Mary Krogh is the new PPS ombudsman, basically the district's chief problem-solver.
When families email or call Krogh (503-916-5876), she works with principals or other administrators to address the concerns of parents and guardians — making sure that PPS hears families, and that families know how PPS is responding.
(Parents with concerns, please note: It’s best to start by talking with your teacher or principal.)
Sometimes, Krogh says, families simply want a person to translate “school-speak” for them so they understand what principals or teachers are asking.
Krogh was trained as a school social worker and until it closed, manager of the Northside Family Support Center. Her goal in her new position: minimum drama, maximum satisfaction.
“I help solve problems at the lowest level in a way that is respectful to everybody,” she says.
What is an ombudsman?Also known as an ombuds or ombudsperson, an ombudsman helps resolve problems within organizations.
The word comes from Scandinavia.
Krogh’s position — and a new parent complaint process that is being finalized — will provide for a more equitable response to families. “There wasn’t a well-mapped process before,” says Krogh.
The parent complaint process, set to take effect in 2012, is a step-by-step guide to how issues get addressed. Multilingual staff will provide support in languages other than English.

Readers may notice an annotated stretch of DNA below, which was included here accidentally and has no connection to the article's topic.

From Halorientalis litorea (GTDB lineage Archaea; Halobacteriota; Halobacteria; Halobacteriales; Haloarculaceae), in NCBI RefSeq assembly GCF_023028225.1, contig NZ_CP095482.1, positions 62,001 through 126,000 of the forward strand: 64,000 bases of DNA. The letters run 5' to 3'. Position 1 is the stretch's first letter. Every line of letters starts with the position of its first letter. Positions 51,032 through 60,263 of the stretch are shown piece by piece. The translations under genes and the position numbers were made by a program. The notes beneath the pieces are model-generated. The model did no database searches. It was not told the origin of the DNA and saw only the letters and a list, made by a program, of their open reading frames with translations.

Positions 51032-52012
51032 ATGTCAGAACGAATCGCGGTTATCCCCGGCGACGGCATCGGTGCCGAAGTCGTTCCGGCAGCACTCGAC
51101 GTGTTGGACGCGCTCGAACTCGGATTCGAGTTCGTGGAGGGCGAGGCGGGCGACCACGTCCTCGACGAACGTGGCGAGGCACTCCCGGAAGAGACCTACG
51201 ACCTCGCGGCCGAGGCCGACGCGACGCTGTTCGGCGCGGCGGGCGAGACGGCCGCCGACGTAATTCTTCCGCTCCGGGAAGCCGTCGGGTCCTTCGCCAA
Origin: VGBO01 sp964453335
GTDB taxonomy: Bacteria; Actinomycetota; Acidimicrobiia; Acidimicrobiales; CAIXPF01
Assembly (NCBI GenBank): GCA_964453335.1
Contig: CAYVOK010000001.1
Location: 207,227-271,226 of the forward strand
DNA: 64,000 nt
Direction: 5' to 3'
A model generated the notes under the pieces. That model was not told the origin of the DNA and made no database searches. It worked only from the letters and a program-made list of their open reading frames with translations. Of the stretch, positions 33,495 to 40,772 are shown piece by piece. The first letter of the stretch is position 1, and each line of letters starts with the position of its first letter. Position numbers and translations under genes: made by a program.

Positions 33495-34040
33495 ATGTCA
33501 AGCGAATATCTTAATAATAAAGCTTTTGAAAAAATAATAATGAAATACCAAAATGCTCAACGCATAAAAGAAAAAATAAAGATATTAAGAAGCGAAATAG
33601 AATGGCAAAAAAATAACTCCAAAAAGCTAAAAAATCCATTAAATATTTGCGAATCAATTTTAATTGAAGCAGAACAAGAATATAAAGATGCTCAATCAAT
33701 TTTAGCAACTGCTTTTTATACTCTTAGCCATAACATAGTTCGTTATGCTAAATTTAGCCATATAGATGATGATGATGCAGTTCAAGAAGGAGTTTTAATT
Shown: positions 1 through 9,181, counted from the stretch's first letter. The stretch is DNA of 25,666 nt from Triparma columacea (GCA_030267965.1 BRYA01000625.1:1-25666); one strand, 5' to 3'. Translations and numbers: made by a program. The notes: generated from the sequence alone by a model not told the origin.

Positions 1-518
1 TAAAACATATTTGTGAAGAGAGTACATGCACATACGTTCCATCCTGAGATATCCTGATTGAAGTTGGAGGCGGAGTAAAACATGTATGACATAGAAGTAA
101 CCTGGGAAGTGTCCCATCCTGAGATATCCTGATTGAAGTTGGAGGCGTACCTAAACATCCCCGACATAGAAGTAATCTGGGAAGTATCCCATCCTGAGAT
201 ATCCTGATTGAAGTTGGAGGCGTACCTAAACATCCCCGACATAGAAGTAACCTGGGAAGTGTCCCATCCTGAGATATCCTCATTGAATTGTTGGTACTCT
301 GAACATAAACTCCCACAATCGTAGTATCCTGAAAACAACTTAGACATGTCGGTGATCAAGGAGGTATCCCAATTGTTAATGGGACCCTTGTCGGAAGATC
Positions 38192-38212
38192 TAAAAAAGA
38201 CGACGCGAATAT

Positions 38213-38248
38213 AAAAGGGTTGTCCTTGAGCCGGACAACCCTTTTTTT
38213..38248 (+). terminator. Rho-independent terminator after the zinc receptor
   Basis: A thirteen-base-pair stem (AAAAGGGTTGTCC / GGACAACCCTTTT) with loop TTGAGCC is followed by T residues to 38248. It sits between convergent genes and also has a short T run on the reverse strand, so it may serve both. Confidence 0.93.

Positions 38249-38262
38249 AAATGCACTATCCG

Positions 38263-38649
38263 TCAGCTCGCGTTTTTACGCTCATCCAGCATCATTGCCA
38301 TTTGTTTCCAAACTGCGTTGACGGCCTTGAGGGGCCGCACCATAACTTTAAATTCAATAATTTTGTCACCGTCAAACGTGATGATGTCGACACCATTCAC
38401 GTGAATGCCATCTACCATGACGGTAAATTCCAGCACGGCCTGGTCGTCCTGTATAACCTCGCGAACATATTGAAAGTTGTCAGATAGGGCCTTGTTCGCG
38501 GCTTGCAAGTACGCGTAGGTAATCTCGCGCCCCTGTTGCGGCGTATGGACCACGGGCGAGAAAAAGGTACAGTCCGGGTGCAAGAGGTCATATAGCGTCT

At any point in the process, families may contact Krogh.
Since taking her position in September, Krogh has helped parents with concerns about Individual Education Plans, accompanied them to meetings with principals and assisted with communication between principals and families.
Larry Dashiell, regional administrator for the Wilson and Cleveland clusters of schools, says Krogh's perspective is valuable.
“If a parent needs to share a concern, Mary is able to assist them. Mary also views and listens from a different vantage point than the supervising administrator," he says.
Krogh records all complaints — maintaining confidentiality — and compiles them to help Superintendent Carole Smith and the Portland School Board address “hotspots.”
She takes a positive approach to her work: “Every complaint is a chance for us to do something better.”
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